- Rob Knight, faculty director, Center for Microbiome Innovation, pediatrics, computer science and engineering, UC San Diego.
- Ed Truitt, co-founder and chief executive officer, Lubris BioPharma.
- Ashley Van Zeeland, chief technology officer, Human Longevity.
Earning honorable mention were other UC San Diego-related innovators:
- Prashant Mali, assistant professor of bioengineering, UC San Diego.
- David Puerta, chief operating officer, Forge Therapeutics.
- Dina Uzri, R&D and business development, Abreos Biosciences.
“We’re happy to see young campus, spinoff, and startup entrepreneurs recognized for their problem-solving creativity,” said Paul Roben, associate vice chancellor for innovation at UC San Diego.
The program celebrates up-and-coming academics, entrepreneurs, investors, corporate leaders and business advisers who are making a lasting and positive mark on San Diego’s life science industry before reaching their 40th birthday.
“The recipients of the Life Science Catalyst Awards represent the future of our biotechnology industry — a future that’s extremely exciting,” said Joe Panetta, president and CEO of Biocom. “These inspiring individuals are leading the growth of life sciences in San Diego and beyond, and are actively shaping what our industry will look like tomorrow. Biocom congratulates them for their achievements.”
Officials Say San Diego County Has
Healthy Water Supply Despite Drought
By City News Service
The San Diego County Water Authority reiterated Friday that the region has sufficient supply to meet expected demand next year and beyond, but efficient water use by customers remains essential.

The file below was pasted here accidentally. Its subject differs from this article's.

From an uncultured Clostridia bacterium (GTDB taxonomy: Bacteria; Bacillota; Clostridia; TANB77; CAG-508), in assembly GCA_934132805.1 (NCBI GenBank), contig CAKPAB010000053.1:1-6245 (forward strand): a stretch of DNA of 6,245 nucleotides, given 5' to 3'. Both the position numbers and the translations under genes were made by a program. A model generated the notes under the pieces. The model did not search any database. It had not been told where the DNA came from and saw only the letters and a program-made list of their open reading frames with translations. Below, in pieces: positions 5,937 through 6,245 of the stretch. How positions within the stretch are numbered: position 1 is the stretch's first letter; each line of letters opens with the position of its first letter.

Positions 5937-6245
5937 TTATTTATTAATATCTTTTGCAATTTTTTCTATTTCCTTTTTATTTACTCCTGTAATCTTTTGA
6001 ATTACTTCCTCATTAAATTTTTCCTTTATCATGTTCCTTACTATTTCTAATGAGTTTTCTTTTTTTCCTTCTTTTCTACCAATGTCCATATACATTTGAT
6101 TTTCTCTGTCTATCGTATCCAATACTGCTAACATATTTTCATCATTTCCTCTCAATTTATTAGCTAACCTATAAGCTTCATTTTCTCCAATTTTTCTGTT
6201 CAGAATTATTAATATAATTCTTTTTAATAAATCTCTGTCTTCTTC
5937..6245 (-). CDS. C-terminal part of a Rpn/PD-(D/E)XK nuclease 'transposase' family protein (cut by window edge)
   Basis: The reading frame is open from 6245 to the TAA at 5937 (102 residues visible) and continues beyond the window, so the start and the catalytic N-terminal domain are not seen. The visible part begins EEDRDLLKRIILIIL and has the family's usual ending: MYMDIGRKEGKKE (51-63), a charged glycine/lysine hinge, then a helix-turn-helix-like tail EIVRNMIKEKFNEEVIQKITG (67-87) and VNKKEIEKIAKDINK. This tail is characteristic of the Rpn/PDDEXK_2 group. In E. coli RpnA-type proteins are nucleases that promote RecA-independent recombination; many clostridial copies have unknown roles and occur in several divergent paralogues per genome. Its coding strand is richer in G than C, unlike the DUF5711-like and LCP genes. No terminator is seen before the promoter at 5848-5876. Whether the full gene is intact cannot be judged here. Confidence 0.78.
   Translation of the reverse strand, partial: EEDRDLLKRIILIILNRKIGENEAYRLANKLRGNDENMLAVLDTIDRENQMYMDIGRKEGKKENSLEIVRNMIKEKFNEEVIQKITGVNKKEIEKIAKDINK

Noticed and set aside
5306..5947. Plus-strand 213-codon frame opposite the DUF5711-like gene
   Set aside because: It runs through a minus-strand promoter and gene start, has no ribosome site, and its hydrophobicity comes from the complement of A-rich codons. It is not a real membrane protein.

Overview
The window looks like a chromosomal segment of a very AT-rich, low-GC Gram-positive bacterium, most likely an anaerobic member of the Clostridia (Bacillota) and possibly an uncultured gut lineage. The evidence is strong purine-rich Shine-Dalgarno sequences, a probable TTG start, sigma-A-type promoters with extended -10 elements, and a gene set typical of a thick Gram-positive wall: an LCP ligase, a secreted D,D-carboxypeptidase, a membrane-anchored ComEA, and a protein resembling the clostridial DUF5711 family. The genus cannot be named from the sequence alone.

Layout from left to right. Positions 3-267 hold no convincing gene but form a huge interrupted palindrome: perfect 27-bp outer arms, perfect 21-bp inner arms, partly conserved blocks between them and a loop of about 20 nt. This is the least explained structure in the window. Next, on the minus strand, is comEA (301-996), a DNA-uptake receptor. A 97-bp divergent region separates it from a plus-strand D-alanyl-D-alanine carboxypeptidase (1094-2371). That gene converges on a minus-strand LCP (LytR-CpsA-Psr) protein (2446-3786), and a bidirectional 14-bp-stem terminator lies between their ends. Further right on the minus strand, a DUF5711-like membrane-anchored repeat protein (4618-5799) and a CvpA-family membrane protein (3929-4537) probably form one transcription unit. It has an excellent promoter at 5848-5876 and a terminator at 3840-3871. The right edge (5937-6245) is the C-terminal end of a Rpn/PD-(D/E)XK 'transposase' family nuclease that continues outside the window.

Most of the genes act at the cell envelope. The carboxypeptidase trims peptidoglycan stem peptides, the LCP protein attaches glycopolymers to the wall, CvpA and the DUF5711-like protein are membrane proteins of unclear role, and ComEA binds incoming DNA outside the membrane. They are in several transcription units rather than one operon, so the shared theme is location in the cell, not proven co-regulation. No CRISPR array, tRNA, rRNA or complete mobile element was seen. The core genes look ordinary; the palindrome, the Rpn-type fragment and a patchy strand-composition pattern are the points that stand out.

The agency, which distributes water to 24 cities and water districts in the county, previously stated in filings with state water authorities that there would be enough supply for the next three years, even if they were dry. The status was confirmed at a media briefing, one day before the traditional start of the water year.
The Water Authority credited the opening of a desalination plant in Carlsbad and contracts to receive Colorado River water.
“The San Diego region has a track record of smart investments in supply reliability and water-use efficiency that have proven their worth during five years of drought,” said Mark Muir, whose term as Water Authority Board chairman begins Saturday.
The Water Authority also announced that regional water savings stayed strong during the summer.
From June through August, urban water use in San Diego County was 18 percent below the same period in 2013 — even though state-mandated emergency water-use reductions were lifted in June and average daily maximum temperatures were 2 degrees above normal. In addition, conditions were cooler at Lindbergh Field during the June-August 2013 period, when average daily maximum temperatures were 0.4 degrees below average.